Wednesday, July 26, 2017

I've Eaten at THAT Memphis Cafe

Confessions of a Buttholegate Customer

I confess. I’ve eaten at Imagine Vegan Cafe, the Memphis restaurant at the center of controversy and last week’s biggest internet story. And not just once or twice. I’ve eaten there several times. I’m actually a repeat customer. (Don’t judge me!)

If you don’t know what Buttholegate is, let me bring you up to speed. Essentially a customer left a bad online review in which she claimed a naked baby (the owner’s child) with allegedly dirty feet climbed up on the table the customer was eating at and essentially displayed her...um…. posterior.

The restaurant owner took it as a personal attack on her children and responded in an extremely hostile manner online and in local media. The operator went so far as to deny they were even a business at all and declared they were not at all interested in whether they made money or continued to have a customer base as a result of the fallout.

Some internet wiseacre thought up the “buttholegate” moniker and the #buttholegate hashtag and story went wildly viral. You can read the whole sordid saga on Vice or Thrillist. Or any number of other websites.



Of COURSE this sort of story could ONLY come out of Memphis. The city, smack dab in the middle of the “Dirty South,” is famous for its gritty, hard-nosed and sometimes off-the-wall character. The Memphis Grizzlies' “Grit n Grind” style is synonymous with the personality of the town itself. Only outsized characters in such a place could produce not one, but TWO eccentric kings and an even more eccentric prince.

Self-proclaimed alien and perennial mayoral candidate Prince Mongo. Photo courtesy of Mongo's campaign facebook.


Photo by Stephie B.
That character is precisely what I love Memphis for and why I’ve spent so much time there over the years—often at a now-defunct dive called the Rally Point in which beer-swilling punk rockers would spit lager on me while I played in one of my bands. (It would probably be viewed in the same light as New York’s famous CBGBs if only any of the bands that came out of it would’ve gotten famous.)  


So I admit, due to my personal relationship with the beautiful trainwreck of a city that is Memphis, I’m not the most objective person to speak on this story. But I can at least lend you some first-person perspective on the Cafe at the center of Buttholegate.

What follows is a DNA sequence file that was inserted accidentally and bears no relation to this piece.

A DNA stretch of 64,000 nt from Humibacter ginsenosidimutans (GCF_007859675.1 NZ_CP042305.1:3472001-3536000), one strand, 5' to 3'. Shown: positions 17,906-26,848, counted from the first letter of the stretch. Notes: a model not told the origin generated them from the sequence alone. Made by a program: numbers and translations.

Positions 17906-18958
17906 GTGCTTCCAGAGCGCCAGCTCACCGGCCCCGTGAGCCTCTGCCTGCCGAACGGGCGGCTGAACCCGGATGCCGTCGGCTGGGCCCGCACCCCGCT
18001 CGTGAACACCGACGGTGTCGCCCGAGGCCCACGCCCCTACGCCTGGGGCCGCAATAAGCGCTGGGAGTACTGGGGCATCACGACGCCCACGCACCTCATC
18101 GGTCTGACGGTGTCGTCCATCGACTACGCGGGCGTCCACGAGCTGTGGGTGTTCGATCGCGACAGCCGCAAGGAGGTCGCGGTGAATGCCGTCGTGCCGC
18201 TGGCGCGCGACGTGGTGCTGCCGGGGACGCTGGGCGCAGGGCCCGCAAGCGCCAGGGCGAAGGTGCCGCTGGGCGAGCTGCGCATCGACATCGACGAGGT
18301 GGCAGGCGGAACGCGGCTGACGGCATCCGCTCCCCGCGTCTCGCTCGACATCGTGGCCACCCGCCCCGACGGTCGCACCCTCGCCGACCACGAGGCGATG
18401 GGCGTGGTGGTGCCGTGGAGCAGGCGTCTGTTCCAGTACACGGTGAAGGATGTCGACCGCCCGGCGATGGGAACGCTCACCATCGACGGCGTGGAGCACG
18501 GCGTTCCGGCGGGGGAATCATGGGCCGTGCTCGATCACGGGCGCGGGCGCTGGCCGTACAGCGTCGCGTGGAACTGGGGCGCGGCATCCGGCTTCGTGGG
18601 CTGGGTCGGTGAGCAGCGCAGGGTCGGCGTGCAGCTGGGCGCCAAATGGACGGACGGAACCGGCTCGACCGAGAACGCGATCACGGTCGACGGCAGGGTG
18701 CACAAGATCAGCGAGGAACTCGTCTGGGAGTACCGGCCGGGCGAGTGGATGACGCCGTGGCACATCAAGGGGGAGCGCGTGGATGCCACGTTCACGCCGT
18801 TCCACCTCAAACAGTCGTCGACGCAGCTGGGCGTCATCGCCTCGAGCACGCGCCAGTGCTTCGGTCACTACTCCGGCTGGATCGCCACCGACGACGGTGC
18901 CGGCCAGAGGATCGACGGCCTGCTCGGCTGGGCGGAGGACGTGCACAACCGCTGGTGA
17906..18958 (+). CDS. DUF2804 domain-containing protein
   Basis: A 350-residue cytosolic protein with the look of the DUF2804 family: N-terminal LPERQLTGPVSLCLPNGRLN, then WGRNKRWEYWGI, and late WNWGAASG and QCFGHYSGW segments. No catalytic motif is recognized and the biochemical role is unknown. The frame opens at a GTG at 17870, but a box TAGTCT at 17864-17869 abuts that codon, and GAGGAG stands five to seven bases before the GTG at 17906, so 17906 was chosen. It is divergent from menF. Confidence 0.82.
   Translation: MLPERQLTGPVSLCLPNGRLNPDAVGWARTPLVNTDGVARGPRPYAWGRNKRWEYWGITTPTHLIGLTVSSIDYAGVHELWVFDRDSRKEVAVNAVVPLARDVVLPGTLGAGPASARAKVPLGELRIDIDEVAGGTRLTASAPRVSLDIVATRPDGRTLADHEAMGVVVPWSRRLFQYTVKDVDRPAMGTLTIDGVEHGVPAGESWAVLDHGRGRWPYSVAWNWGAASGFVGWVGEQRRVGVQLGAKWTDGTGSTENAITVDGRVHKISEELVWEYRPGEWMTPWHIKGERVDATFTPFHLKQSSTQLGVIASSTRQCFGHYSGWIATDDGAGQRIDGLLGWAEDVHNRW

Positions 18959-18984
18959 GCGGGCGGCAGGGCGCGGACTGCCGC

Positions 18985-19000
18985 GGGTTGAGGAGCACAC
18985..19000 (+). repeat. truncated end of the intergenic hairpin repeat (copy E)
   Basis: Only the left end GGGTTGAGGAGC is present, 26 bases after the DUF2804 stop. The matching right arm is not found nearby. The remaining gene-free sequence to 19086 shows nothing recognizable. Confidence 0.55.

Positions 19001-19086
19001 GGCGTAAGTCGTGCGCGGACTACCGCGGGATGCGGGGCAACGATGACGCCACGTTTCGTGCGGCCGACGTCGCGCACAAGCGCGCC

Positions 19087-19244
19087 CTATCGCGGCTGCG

I first went to Imagine several years ago when it was just starting out in its original location. It was weird because the restaurant was also the owner’s living room. Toddlers were watching children's programming on TV and their toys were scattered about their area. The dining area was superficially separated, but it still felt a little like you were invading someone's personal space and made for a slightly awkward dining experience. I chalked it up to quaintness and character. But at that time, an all-vegan restaurant was a niche market that only they seemed to be filling, and I liked the concept. It was obviously a mom & pop operation, and I’m always in the corner of the little guy and want to see local businesses succeed whenever possible. I have eaten at Imagine several times since then, and their current locale is set up much more as a conventional restaurant. I’ve never had an experience I would consider bad.
Photo courtesy of Trip Advisor

My support of my own region and moms and pops everywhere notwithstanding, I have to side with the customer on this whole sordid mess. It’s true kids are funny and they do wacky things all the time. It’s true that even the best parents can’t always control their kids. I can certainly recall moments of being a tiny terror my own mother had to deal with. But the restaurant operator's anger is really misdirected. The customer wasn’t blaming the kids. The complaint was the inappropriate response to the kid's behavior and a perceived lapse in supervision. The owners’ response to the online review and subsequent online comments were wildly inappropriate. This was a textbook case study of what NOT to do in a case of customer dissatisfaction.

The only appropriate response in such a scenario is: "We're sorry you felt your experience was sub-par. If you come back, your next meal is on is. Contact us at xyz and let us know how we can resolve your issue and improve our service." The customer is always right. (Even when he/she is wrong. Which is admittedly frustrating as hell sometimes.)

I'm perplexed why the operators seem so adamant Imagine is not a business when it clearly is. What does it communicate to your employees about job stability when you broadcast to the world that you don't care if you're not making revenue? What does it communicate to guests about your professionalism if you broadcast that you don’t see yourself as a professional? If you truly have no interest in hospitality, you may need to rethink why you're in the hospitality industry in the first place.
Photo courtesy DavidLeeRoth.com

David Lee Roth once said, “If you stick your head above the crowd, sooner or later someone’s going to try and throw a rock at it.” Unfortunately, scrutiny and constant criticism is part of the gig when you operate in a public sphere as a restaurant does. Or for that matter, a pizza magazine. Believe me, I get earfuls of opinions from folks in our industry all the time. Some of them carry more weight than others.

But ultimately, if you don’t at least consider whether an argument has merit, the butthole may be you.

No comments:

Post a Comment